The neural mechanisms involved in social intelligence and its relation to the performance of salesprofessionals
Identifying the drivers of salespeople’s performance, strategies and moral behavior have been under the scrutiny of marketing scholars for many years. The functioning of the drivers of salespeople’s behaviors rests on processes taking place in the minds of salespeople. However, research to date has used methods based mainly on verbal self-reports. Advances in techniques from neuroscience such as Functional Magnetic Resonance Imaging (fMRI) suggest that despite their complexity and relative inaccessibility, mental processes can be measured more directly.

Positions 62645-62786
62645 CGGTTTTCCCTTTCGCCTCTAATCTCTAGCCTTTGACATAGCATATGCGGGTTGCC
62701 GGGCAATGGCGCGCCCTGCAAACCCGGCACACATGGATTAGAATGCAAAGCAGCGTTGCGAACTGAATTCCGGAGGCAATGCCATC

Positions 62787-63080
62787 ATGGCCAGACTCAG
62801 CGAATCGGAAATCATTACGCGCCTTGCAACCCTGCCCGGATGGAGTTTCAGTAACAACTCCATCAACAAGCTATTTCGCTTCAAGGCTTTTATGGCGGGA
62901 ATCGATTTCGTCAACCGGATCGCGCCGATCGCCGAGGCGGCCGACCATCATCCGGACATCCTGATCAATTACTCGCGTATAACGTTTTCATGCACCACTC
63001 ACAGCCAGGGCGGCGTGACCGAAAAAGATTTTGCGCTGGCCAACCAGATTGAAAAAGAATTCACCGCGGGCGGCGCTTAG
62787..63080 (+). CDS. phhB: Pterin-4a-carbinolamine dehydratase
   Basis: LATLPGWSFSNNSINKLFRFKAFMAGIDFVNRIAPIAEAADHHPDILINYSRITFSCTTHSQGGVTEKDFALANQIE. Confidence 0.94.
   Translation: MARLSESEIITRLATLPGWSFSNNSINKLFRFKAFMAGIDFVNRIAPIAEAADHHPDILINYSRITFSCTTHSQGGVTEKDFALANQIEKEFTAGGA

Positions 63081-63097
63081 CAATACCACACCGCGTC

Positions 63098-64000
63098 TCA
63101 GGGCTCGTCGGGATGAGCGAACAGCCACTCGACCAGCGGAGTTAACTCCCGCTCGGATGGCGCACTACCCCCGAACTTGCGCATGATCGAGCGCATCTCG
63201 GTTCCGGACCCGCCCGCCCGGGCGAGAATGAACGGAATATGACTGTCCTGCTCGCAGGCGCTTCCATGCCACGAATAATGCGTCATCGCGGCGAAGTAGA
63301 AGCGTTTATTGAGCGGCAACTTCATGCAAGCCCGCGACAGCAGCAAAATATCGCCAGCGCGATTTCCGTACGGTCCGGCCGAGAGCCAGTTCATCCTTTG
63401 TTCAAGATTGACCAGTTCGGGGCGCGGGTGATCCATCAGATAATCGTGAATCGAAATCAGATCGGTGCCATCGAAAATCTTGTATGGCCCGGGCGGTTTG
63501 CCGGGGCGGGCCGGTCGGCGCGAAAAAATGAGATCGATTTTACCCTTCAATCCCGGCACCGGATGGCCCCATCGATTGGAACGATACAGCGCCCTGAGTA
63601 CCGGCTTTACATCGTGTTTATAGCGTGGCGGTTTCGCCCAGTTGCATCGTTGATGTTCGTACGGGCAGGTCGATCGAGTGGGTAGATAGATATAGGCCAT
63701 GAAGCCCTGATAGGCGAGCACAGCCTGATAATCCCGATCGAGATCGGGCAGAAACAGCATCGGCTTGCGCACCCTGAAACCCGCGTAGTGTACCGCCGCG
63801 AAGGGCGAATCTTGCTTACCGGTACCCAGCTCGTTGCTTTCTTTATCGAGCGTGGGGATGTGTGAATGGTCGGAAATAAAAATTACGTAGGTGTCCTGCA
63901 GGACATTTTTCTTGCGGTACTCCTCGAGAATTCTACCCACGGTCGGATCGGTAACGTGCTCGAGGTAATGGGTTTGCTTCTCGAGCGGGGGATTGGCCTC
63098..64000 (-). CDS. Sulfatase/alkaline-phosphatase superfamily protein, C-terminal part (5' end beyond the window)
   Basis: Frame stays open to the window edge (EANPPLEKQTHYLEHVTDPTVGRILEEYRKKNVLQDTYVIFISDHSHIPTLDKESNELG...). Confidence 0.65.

Theory of Mind and mirror neurons are two mechanisms that operate at an automatic or reflexive level, and are important drivers of social intelligence. We use fMRI and field studies to investigate how individual differences in the functioning of these social intelligence mechanisms relate to the job performance and moral orientations of salespeople. In addition, we use fMRI to analyze the psychometric properties of scales that gauge salesperson-customer interactions. Our results show that when salespeople are presented with social stimuli during fMRI scanning, they display individual differences in the amount of neurological processing in regions that play key roles in social intelligence, and these individual differences show associations with salespeople’s performance, strategy and moral orientations. Implications for training, selection & recruitment of salespeople are provided. The theoretical contributions relate to the field of Marketing, Social Neuroscience, and Personality Research.